Sheelah Feinberg testifying at a public hearing conducted by the Health Committee of the New York City Council.
Good morning and thank you Council Member Arroyo and members of the Health Committee for the opportunity to speak today.
My name is Sheelah Feinberg, and I am the Executive Director of the NYC Coalition for a Smoke-Free City, a program of Public Health Solutions. The Coalition is a public health advocacy group that has worked with over one hundred health and youth focused community groups across the five boroughs to raise awareness around tobacco control and prevention. We support neighborhood efforts for long-term change and believe that all New Yorkers have the right to breathe clean, smoke-free air where they live, work, and play.
We have written about the rise in e-cigarette use, especially among young people. There has been a lot of discussion about the safety and use of e-cigarettes, and many are waiting for the FDA to weigh in on the on how best to regulate them.
The New York City Council has scheduled a hearing this Wednesday, December 4, 2013 at 10am in Council Chambers at City Hall on legislation that would add e-cigarettes to the NYC Smoke-Free Air Act that prohibits smoking in the workplace, including bars and restaurants. The legislation would also prohibit the use of e-cigarettes in our City’s parks and on our beaches.
If you would like to share your thoughts with the City Council, please join us for the hearing.
Marie Wilkins sharing her story next to the Smoker’s Body
November 21, 2013 marked the American Cancer Society’s 38th annual Great American Smokeout, a day to encourage smokers to quit. This year, the NYC Coalition partnered with the American Cancer Society (ACS) and the American Cancer Society Cancer Action Network (ACS CAN) held an event to celebrate the occasion at BODY WORLDS: Pulse, an exhibition that displays preserved human bodies and reveals inner anatomical structures. Throughout November 2013, BODY WORLDS will have a free display in the main lobby of the lungs of a smoker and non-smoker side-by-side.
On Tuesday, November 19, 2013, Mayor Bloomberg signed landmark legislation making New York City the first major city in the country to raise to 21 the minimum sale age for cigarettes, cigars, and electronic cigarettes. The Mayor also signed a law that will stop tobacco industry discounting schemes, set a $10.50 price floor for a pack of cigarettes or little cigars, and crack down on cigarette tax evasion.
We know that exposure to tobacco advertising may affect youth smoking behavior. This past Spring, the New York Public Interest Research Group (NYPIRG), working with the NYC Coalition, piloted a public health mentorship program with college and high school students in Brooklyn, Queens, and the Bronx to determine Big Tobacco’s presence in these communities.
Speaker Christine C. Quinn announces that the NYC Council votes to make NYC the first major city in the nation with a 21 age tobacco sales law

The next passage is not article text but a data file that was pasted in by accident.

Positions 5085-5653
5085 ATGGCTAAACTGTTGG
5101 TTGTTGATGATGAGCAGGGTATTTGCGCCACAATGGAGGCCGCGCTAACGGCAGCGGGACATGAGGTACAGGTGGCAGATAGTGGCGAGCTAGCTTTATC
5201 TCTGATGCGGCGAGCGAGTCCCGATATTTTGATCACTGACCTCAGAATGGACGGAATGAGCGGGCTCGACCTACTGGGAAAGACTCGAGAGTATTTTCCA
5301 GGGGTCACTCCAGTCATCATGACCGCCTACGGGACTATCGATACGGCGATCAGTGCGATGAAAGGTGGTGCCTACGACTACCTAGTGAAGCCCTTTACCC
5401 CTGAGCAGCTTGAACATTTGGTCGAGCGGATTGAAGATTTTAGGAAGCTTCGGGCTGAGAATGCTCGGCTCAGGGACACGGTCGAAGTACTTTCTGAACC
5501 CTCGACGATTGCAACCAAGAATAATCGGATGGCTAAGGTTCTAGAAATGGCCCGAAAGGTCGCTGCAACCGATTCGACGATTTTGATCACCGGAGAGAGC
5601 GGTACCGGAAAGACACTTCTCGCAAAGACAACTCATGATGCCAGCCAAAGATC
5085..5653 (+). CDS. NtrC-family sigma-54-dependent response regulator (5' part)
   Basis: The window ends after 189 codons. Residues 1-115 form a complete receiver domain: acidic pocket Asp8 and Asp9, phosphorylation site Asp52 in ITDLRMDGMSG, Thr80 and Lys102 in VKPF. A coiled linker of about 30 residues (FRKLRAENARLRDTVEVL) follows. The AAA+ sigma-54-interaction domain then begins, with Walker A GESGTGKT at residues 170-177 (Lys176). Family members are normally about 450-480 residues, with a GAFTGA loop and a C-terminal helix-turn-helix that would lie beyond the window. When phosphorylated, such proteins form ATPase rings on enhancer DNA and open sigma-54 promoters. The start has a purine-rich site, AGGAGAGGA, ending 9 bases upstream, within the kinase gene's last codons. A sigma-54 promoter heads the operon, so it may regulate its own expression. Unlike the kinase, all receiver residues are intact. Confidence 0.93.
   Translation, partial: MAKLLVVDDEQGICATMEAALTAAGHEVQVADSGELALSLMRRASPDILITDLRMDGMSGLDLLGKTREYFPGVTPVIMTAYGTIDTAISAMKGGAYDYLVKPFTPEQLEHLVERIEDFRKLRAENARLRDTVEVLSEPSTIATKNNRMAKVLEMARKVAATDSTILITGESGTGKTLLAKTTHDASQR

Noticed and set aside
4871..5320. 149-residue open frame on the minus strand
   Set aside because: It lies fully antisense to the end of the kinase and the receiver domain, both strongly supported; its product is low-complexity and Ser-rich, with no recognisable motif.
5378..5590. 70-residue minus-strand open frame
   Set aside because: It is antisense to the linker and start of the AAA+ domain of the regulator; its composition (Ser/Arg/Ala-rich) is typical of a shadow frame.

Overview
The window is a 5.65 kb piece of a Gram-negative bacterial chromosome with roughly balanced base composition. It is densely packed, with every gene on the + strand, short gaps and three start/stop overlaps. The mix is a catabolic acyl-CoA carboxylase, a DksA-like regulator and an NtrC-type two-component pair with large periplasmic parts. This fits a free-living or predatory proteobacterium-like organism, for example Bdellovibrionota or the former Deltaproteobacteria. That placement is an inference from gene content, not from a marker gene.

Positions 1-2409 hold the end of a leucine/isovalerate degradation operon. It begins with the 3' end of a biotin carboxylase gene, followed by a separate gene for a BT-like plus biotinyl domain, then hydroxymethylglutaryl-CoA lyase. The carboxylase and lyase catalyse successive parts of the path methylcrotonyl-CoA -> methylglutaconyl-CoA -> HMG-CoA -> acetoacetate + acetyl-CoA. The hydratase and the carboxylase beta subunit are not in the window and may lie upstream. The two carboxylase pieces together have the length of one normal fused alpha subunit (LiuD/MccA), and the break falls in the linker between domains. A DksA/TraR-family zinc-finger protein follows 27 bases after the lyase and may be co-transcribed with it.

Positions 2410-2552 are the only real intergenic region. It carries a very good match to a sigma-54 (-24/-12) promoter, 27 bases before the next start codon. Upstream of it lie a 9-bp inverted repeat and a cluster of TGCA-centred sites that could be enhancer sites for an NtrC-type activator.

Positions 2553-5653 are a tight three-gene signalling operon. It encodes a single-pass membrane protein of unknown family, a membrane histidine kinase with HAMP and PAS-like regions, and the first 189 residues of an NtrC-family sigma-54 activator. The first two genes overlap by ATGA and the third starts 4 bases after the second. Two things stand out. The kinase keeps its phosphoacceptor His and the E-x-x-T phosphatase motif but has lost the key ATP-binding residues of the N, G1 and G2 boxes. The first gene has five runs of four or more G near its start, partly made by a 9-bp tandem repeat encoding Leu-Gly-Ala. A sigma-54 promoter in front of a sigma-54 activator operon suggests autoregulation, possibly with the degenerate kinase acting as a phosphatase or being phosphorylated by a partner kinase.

Today, New York City made history once again.
The New York City Council voted to pass two proposed bills that, once signed into law by Mayor Bloomberg, will work to significantly reduce the toll tobacco has taken on our City. The new laws will:
Raise the minimum sale age to 21, making New York City the first large city in the country to have a minimum smoking age above 19.
Stop tobacco industry discounting that makes tobacco affordable and appealing to kids.
NYC Council Member James Gennaro, sponsor of “Tobacco 21″, being interviewed by the press
Create a minimum price for a pack of cigarettes or cigars ($10.50 per 20-pack) that will ensure that the public health benefits of high-cost tobacco will remain in place.
Set minimum package sizes for certain cigars to keep cheap tobacco out of the hands of our kids.
Enhance tobacco tax enforcement efforts to reduce tax evasion by retailers and create a level playing field for the honest retailers who play by the rules.
We’re thrilled the Mayor and New York City Council have taken these innovative steps to reduce youth smoking rates. We believe these policies will help to prevent kids from smoking. They will also help save lives and potentially millions of dollars in health care costs.
New York City Council votes on “Tobacco 21″ and “Sensible Tobacco Enforcement”
Today, New York City stands even taller in our fight against Big Tobacco. Spearheaded by Mayor Bloomberg, New York City’s smoke-free policies have made our City a global leader and trendsetter in tobacco control. With the passage of the the NYC Smoke-Free Air Act 10 years ago, New Yorkers started to breathe clean, smoke-free air in the workplace, regardless of whether they worked in a high-rise office or neighborhood restaurant or bar. That landmark legislation was followed by policies restricting smoking in hospital entrances and protecting New Yorkers from secondhand smoke in NYC parks, beaches and pedestrian plazas.
The fight against Big Tobacco is one we cannot afford to lose. Today’s vote by the New York City Council shows that our leaders understand what’s at stake.